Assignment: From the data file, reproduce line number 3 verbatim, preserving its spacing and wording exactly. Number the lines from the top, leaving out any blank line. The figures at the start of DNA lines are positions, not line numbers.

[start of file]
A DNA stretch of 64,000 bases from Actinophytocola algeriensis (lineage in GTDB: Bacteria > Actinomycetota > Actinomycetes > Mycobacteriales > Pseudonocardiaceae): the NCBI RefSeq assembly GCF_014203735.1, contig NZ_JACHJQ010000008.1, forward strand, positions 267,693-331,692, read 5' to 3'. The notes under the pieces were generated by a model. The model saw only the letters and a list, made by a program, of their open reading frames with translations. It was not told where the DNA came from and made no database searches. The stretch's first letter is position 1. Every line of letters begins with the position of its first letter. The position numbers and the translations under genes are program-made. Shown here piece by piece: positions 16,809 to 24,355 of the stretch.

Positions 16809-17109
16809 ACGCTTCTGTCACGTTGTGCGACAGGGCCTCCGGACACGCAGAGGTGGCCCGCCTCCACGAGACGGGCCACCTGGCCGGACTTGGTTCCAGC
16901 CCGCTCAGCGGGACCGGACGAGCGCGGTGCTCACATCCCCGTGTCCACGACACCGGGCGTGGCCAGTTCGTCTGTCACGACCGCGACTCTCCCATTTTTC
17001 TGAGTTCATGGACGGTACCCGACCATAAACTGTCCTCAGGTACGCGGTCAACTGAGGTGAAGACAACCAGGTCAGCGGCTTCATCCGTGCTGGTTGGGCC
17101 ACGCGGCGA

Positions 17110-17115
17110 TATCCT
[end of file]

16809 ACGCTTCTGTCACGTTGTGCGACAGGGCCTCCGGACACGCAGAGGTGGCCCGCCTCCACGAGACGGGCCACCTGGCCGGACTTGGTTCCAGC